The brain processes information and emotions in neuronal networks that gradually develop under genetic and environmental guidance during early postnatal life. Neuronal networks are fine-tuned through neuronal plasticity, whereby those synapses that optimally mediate the presented environmental information are selected and strenghtened while the connections that mediate random noise are weakened and pruned away. Changes in the networks take place readily during the critical developmental periods of early life, but after these critical periods plasticity is reduced and restricted.
The mammalian visual cortex has become a well-characterized model system for neuronal network plasticity. During mammalian postnatal development, visual inputs from each eye segregate into eye-specific regions in the primary visual cortex, called ocular dominance (OD) columns. This segregation process takes place during a critical period of plasticity during early postnatal development and requires the balanced use of both eyes. If vision of one eye is prevented during the critical period, the more active inputs from the open eye take over the majority of the visual cortex and the weaker eye looses its connectivity, thereby becoming permanently poor in vision, or amblyopic. In an adult animal, after the closure of the critical period, the connectivity becomes stabilized and the patching of one eye no longer influences the OD distribution; therefore, after the end of the critical period (in humans, between the age of 7-10 years), amblyopic eye becomes permanently weak in vision.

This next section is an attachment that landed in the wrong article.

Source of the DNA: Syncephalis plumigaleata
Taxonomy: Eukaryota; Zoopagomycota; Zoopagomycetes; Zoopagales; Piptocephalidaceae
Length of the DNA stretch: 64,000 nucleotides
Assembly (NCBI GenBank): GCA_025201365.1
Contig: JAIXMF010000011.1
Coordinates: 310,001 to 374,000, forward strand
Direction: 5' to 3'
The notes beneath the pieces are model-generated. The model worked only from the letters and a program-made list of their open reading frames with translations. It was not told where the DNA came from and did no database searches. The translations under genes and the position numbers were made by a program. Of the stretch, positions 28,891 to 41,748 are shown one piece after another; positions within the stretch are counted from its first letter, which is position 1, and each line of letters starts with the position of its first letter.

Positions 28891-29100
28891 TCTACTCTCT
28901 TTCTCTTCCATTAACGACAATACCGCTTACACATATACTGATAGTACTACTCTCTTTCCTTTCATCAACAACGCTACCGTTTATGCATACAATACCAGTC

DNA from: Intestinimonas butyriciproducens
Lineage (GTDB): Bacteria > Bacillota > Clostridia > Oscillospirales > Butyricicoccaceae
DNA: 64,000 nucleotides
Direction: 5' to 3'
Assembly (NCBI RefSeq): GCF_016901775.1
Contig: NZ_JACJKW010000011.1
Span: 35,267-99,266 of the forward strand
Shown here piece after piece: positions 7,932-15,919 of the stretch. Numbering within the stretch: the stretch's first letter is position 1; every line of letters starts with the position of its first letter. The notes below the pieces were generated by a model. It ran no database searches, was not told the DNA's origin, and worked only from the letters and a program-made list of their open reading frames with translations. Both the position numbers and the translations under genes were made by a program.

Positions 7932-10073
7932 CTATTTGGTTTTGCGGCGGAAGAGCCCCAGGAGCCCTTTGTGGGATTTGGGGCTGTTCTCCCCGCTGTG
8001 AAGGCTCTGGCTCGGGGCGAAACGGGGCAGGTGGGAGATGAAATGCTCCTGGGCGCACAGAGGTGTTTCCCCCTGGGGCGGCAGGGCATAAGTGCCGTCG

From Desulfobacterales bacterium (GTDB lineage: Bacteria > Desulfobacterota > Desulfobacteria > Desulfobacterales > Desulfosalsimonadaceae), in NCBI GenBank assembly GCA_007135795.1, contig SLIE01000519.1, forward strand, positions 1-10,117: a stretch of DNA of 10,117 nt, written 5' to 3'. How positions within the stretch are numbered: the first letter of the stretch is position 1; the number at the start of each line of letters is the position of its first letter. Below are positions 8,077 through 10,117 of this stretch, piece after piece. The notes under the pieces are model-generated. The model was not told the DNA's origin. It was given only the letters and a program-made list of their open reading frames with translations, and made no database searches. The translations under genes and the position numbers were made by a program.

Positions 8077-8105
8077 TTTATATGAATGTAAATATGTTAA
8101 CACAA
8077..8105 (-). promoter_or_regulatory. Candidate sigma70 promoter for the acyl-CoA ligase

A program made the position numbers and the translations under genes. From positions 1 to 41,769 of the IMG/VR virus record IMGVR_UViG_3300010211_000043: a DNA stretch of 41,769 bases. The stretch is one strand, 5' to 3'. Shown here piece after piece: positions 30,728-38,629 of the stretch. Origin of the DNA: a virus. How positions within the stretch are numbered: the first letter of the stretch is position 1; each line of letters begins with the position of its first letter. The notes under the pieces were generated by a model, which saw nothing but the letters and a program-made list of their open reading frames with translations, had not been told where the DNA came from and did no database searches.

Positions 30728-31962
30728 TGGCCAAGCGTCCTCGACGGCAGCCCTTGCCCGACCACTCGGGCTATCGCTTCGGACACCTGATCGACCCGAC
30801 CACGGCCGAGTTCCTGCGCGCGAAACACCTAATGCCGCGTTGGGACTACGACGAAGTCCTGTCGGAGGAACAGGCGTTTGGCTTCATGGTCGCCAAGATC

This model system has been utilized extensively to reveal the underlying mechanisms of the plastic process whereby the visual experience, through the activity of retinal projections, gradually shapes neuronal networks within the visual cortex to optimally represent the visual environment. It is widely considered that similar processes govern the development and tuning of neuronal connectivity in other cortical areas as well.